Tokyo policy makers see a window of opportunity to resolve a territorial dispute between Japan and Russia over four small islands that has stunted bilateral relations for six decades, after an olive branch on the issue from Vladimir Putin and as the rise of China heightens the urgency for both countries to deepen ties.
Since Mr. Putin's return as Russia's president he has signaled a willingness to compromise with the World War II enemy and Tokyo has also acknowledged it may need to make its own concessions on the dispute, which has prevented the two countries from signing a peace treaty.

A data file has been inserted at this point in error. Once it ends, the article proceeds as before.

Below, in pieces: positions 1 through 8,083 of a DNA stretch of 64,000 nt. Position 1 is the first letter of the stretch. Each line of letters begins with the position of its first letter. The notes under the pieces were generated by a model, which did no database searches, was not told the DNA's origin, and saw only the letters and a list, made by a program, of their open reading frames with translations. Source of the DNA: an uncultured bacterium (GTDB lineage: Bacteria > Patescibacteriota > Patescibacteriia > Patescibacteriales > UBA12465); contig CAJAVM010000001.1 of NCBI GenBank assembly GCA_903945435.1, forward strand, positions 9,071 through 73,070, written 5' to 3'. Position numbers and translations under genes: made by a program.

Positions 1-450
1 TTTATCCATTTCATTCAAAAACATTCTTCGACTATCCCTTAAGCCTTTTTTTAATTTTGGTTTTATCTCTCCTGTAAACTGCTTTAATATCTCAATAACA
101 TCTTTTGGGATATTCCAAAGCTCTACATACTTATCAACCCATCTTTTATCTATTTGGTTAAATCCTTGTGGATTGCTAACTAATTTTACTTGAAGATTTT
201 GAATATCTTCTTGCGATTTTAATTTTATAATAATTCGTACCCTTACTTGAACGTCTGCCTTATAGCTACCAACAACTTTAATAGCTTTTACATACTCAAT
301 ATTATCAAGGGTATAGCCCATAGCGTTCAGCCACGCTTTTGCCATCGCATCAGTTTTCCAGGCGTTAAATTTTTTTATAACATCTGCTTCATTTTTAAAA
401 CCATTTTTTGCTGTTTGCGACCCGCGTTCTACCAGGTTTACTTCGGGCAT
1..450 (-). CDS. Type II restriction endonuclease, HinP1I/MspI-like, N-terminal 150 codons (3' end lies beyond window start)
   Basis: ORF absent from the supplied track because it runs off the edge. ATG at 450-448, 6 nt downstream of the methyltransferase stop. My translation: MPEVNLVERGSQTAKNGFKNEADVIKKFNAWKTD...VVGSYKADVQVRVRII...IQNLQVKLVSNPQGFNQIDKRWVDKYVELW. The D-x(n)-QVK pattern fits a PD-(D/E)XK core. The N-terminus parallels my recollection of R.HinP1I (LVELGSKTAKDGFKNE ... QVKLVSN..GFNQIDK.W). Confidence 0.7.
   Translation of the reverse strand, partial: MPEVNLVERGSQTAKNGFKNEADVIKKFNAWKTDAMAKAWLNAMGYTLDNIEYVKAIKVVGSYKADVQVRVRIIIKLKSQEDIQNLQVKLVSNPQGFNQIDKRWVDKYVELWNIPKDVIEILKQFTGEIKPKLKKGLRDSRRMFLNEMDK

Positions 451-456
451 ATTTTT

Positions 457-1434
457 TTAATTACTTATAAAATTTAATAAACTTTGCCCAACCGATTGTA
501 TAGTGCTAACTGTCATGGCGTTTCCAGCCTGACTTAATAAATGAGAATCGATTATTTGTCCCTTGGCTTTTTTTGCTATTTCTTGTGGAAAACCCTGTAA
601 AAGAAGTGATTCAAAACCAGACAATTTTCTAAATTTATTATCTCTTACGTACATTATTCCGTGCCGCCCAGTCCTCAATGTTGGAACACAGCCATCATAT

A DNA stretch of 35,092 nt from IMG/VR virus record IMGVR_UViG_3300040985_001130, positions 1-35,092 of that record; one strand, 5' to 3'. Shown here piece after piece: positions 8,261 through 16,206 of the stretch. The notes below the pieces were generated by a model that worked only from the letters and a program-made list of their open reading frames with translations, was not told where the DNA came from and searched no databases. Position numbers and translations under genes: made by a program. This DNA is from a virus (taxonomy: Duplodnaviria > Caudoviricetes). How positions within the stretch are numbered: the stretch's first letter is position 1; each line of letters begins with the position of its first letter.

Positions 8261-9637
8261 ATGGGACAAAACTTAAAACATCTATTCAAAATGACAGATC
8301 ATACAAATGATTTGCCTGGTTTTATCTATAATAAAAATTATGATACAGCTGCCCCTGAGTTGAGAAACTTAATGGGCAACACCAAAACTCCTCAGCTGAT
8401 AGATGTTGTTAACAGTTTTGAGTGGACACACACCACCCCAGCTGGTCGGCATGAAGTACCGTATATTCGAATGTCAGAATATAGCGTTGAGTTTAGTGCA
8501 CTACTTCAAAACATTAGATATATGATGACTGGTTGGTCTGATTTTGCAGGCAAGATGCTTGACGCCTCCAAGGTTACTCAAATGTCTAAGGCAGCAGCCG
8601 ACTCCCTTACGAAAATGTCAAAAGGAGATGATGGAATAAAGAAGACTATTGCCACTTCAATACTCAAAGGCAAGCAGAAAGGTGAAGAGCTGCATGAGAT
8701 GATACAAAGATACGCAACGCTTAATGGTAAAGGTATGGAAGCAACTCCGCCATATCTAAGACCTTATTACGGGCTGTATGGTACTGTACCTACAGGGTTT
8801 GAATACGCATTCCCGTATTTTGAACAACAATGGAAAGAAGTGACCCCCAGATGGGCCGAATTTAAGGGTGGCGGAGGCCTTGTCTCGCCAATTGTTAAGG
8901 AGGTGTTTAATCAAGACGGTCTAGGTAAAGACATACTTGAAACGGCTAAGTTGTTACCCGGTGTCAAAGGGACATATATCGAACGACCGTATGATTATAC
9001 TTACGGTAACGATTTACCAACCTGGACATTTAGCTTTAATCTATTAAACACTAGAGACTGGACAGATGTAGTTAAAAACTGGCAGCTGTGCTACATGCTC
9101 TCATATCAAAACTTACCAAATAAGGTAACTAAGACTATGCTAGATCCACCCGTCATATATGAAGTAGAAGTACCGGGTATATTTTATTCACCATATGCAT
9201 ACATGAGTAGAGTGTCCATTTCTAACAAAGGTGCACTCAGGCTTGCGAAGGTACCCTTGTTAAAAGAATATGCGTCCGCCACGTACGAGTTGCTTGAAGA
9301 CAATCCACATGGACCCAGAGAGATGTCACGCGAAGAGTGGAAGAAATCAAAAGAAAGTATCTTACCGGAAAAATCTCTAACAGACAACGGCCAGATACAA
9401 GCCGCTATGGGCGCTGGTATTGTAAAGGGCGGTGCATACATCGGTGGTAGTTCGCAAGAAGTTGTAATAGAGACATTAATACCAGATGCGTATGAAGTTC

"At the end of the day, a political decision will have to be made," said Seiji Maehara, the policy chief of the ruling Democratic Party of Japan and a former foreign minister.
Japanese Prime Minister Yoshihiko Noda is gearing up to address the issue in a meeting with Mr. Putin, expected to be held this weekend in Russia's Far East city of Vladivostok on the sidelines of the Asia-Pacific Economic Cooperation summit.
At issue are four southern islands in the Kuril Island chain that the former Soviet Union took over during the final days of the war. Japan is demanding the return of all four islands, which it calls the Northern Territories, while Russia under a 1956 agreement has pledged to return only the smallest two.
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